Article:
The $500 isn't the only price you pay for being an insanely early adopter; this baby is slow — really slow. It takes over a minute just to turn on; menus are sometimes slow to respond; and a newly inserted DVD takes 45 seconds just to get to the F.B.I. warning. (And no, even the brave new DVD format doesn't let you skip over that tiresome warning.) EDITOR'S NOTE: WHO IN THEIR RIGHT MIND WOULD BUY THIS THING? I LOVE ALL THE NEW TOYS, BUT JUST FOR THE STRUT-VALUE OF BEING AN 'EARLY ADOPTER' YOU WOULD PAY EXTRA FOR INCONVENIENCE AND POTENTIAL (AND LIKELY) GLITCHES? LEAVE ME OUT OF THAT YOUKNOWWHAT'ING CONTEST, THANK YOU!

The remote is a disaster; its buttons are identically shaped and illogically placed. Not only are they not illuminated, but their labels are painted on faintly and in what must be 4-point type. (A sibling model, the HD-XA1, adds minor goodies like a backlit remote — for $300 more.)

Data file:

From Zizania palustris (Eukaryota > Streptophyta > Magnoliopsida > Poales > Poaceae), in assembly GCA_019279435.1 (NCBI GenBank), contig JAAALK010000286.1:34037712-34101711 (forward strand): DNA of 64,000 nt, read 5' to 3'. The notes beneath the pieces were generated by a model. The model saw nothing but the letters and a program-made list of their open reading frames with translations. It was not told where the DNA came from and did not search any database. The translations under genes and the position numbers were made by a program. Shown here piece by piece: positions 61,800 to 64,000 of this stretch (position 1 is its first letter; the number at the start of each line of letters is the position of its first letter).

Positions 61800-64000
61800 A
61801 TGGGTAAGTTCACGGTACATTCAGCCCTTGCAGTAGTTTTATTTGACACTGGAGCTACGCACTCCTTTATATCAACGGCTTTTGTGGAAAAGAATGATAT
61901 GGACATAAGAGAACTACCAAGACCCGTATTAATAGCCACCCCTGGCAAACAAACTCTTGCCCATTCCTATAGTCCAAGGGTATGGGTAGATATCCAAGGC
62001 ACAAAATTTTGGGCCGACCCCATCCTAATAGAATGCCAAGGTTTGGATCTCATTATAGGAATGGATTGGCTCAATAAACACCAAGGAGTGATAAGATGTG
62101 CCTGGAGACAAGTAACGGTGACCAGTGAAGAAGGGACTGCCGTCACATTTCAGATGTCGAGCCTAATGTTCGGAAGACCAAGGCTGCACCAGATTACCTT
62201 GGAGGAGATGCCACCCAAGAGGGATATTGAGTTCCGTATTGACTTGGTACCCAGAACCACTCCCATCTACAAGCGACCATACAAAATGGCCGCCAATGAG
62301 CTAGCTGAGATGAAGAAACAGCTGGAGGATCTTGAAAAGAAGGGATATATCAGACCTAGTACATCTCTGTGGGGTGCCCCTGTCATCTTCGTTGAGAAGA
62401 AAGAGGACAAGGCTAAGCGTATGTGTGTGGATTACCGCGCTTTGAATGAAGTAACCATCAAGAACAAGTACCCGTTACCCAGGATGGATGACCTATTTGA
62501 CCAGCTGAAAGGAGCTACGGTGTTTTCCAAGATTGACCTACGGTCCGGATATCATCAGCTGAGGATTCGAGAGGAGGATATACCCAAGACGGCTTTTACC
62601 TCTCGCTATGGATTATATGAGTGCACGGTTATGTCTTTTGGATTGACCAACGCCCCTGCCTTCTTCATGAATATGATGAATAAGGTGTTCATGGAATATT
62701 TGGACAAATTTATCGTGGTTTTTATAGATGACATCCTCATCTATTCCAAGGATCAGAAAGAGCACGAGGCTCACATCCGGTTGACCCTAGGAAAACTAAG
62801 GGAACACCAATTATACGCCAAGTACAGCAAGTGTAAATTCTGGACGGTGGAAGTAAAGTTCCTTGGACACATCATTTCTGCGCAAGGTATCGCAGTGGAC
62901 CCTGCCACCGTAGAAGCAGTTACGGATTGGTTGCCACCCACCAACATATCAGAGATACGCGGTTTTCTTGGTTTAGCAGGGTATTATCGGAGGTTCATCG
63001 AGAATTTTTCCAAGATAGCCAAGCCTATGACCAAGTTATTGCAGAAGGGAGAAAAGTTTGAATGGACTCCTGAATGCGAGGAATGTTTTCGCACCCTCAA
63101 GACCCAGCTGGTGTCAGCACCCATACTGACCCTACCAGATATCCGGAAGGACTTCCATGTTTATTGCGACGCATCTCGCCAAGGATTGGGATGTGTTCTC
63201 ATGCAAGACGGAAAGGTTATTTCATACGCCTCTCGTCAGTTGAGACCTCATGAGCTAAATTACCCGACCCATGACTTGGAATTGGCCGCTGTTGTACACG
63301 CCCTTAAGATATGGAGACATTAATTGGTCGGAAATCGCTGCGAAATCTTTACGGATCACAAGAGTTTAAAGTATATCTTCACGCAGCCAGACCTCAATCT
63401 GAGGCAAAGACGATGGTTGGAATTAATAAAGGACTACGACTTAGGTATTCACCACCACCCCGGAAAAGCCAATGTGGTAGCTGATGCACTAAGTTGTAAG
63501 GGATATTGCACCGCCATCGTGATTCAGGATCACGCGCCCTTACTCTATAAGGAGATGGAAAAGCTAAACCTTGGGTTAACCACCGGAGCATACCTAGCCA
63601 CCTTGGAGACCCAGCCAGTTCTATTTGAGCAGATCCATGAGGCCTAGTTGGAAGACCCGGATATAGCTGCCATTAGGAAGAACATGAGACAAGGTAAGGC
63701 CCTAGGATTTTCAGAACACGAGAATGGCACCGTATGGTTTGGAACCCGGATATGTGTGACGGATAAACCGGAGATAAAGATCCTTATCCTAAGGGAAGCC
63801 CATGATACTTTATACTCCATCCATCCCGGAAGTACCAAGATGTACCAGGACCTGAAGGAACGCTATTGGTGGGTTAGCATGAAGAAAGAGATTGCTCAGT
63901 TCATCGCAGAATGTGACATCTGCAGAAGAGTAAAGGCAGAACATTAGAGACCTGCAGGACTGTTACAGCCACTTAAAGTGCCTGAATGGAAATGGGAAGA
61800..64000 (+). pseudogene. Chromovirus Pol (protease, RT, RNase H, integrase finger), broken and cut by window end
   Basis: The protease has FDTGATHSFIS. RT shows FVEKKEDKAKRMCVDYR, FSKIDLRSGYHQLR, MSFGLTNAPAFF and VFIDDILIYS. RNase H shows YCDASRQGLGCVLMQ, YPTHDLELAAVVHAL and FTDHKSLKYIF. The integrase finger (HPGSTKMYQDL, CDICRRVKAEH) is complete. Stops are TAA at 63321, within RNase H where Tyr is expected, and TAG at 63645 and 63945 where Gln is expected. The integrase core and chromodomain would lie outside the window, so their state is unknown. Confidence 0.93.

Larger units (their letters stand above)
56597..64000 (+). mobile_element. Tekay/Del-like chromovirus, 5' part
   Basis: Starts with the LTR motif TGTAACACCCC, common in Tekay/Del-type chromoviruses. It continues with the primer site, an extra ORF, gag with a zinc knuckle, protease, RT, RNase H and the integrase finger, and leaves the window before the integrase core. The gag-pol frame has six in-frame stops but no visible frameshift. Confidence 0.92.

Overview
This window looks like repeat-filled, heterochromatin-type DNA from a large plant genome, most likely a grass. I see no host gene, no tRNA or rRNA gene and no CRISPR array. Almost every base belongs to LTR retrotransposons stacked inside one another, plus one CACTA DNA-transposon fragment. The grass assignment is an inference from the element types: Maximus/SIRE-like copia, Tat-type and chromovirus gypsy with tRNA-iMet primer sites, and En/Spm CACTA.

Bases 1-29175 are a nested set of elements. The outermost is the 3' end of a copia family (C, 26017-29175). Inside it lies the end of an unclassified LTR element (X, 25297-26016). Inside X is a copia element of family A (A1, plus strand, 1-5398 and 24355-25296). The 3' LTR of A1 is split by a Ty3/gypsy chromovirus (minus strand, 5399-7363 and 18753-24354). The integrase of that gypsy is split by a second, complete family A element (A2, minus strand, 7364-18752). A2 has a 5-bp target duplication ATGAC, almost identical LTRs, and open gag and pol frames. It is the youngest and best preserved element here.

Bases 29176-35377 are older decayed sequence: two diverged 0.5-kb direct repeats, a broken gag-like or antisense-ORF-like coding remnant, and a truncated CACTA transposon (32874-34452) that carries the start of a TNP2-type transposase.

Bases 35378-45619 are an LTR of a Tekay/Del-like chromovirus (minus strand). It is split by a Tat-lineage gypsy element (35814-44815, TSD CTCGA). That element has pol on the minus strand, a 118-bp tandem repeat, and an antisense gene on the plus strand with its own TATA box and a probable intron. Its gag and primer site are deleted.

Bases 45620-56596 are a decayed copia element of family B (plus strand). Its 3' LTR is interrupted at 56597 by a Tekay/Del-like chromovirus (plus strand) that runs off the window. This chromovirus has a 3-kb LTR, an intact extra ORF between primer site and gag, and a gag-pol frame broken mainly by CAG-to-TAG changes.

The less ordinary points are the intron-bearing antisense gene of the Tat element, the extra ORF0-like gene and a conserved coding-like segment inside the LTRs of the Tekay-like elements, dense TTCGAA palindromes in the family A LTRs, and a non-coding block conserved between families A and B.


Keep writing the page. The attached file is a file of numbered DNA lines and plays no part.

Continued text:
Finally, though, the movie begins — and your shield of cynicism begins to waver. As you watch the brilliant colors, super-black blacks and ridiculously sharp detail — up to six times the resolution of a standard DVD — you realize that you've never seen anything quite this cinematic-looking in your home before. EDITOR'S NOTE: OH. SNIFFLE....

Even high-definition TV doesn't look this good; the amount of information HD-DVD pumps to your screen dwarfs what you get from high-def satellite or cable (36 megabits a second maximum, versus 19 or less).

You need a big screen to benefit from all this picture data, however. The impact of the extra detail begins to evaporate at screen sizes below, say, 35 inches.

Even on a small screen, though, you don't have to interrupt the movie to open the DVD menu (to get access to settings and extras); on a high-def DVD, the menu appears at the bottom or side of the screen as the movie continues to play.